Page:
Three days before Christmas my wife, son, and I drove over the Bay Bridge to San Francisco to see the American Conservatory Theater’s production of Charles Dickens' A Christmas Carol. We’d seen the play many times before, but were anxious to join all the other revelers in the spirit of the season. It was an exuberant production, and we immediately got caught up in the story of Ebenezer Scrooge’s redemption from humbugging miser to generous benefactor.
There is one scene from the performance that has stuck in my mind ever since that night. It’s the episode where the first of three Spirits, the Ghost of Christmas Past, visits Scrooge and takes him back to, among other places, the warehouse of Old Fezziwig where Scrooge had once been an apprentice. The jovial Old Fezziwig closes the warehouse for a Christmas party, and everyone, including the young Ebenezer and his first love, Belle, dance and laugh and sing, experiencing all the joys of the season.
As Scrooge observes all this merriment, he is visibly transformed. Both saddened by his own current state and overjoyed to be young again, he joins in the fun. At one point there is this interaction between the Ghost of Christmas Past and Scrooge:
"A small matter," said the Ghost, "to make these silly folks so full of gratitude."
"Small!" echoed Scrooge.
The Spirit signed to him to listen to the two apprentices, who were pouring out their hearts in praise of Fezziwig: and when he had done so, said,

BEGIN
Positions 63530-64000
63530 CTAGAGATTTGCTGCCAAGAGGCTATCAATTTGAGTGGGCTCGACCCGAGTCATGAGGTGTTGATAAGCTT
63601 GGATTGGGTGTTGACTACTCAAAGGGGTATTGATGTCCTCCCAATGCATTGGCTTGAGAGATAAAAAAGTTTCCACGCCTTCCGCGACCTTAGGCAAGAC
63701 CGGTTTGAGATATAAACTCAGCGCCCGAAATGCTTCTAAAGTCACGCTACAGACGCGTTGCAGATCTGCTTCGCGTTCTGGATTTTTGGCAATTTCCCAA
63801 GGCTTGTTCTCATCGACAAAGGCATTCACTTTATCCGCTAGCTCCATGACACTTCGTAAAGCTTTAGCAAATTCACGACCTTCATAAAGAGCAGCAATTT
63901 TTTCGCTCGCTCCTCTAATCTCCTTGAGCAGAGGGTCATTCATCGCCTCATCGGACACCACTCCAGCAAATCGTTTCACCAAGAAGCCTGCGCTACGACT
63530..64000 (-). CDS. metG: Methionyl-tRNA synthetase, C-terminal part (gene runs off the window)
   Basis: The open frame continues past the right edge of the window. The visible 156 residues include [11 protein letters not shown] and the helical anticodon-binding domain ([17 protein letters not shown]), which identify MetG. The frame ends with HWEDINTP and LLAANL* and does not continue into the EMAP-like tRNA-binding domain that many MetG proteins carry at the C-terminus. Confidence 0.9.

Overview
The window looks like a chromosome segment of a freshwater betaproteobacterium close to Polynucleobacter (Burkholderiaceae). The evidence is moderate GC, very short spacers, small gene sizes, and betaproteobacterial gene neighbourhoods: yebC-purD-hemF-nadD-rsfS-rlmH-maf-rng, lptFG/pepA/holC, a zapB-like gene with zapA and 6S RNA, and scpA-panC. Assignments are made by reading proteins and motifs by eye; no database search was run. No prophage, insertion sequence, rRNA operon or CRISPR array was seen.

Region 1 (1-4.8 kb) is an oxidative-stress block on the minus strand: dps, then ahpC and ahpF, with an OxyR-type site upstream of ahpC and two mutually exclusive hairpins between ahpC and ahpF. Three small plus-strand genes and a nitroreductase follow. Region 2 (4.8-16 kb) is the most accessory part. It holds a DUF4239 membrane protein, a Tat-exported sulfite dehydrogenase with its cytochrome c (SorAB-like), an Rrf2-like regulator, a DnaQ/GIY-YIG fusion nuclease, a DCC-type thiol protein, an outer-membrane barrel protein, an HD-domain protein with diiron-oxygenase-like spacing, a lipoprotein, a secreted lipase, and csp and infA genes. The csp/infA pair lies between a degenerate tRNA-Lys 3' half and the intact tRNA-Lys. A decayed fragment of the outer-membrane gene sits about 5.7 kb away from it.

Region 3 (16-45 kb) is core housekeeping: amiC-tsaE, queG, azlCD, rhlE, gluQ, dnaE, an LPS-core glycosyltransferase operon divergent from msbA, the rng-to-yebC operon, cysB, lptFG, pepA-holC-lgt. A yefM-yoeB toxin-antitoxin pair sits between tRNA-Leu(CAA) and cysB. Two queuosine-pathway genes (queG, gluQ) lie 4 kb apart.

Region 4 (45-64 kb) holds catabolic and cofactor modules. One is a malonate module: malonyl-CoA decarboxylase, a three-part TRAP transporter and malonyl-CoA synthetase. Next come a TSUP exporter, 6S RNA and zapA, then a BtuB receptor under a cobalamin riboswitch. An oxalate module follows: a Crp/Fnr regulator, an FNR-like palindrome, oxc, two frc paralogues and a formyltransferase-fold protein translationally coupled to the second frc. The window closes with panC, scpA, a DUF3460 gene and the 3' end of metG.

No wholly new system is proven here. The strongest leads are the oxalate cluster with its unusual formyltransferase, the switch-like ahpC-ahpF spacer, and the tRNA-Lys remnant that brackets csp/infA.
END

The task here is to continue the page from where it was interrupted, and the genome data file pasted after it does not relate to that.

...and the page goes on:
"Why! Is it not! He has spent but a few pounds of your mortal money: three or four perhaps. Is that so much that he deserves this praise?"
"It isn't that," said Scrooge, heated by the remark, and speaking unconsciously like his former, not his latter, self. "It isn't that, Spirit. He has the power to render us happy or unhappy; to make our service light or burdensome; a pleasure or a toil. Say that his power lies in words and looks; in things so slight and insignificant that it is impossible to add and count them up: what then? The happiness he gives, is quite as great as if it cost a fortune."
Go back. Reread the last paragraph again…..
Old Fezziwig’s power was “in words and looks; in things so slight and insignificant,” and yet these were the very things that made service light and pleasurable and employee’s happy. Don’t we all possess this kind of power? Don’t we all have the capacity to make someone else’s day light, pleasurable and happy by word or a look?
In 1843 Charles Dickens didn’t have a clue about the global economy or the wireless Web or social networking. But he sure knew what uplifted people’s spirits. It wasn’t anything more sophisticated than a laugh, a kind word, a caring gesture, and a joyful heart.
As we ring in this New Year, let’s all resolve to employ the power of Old Fezziwig, the power that lies in each of us to make others’ lives significant and fulfilling.
Posted by Jim Kouzes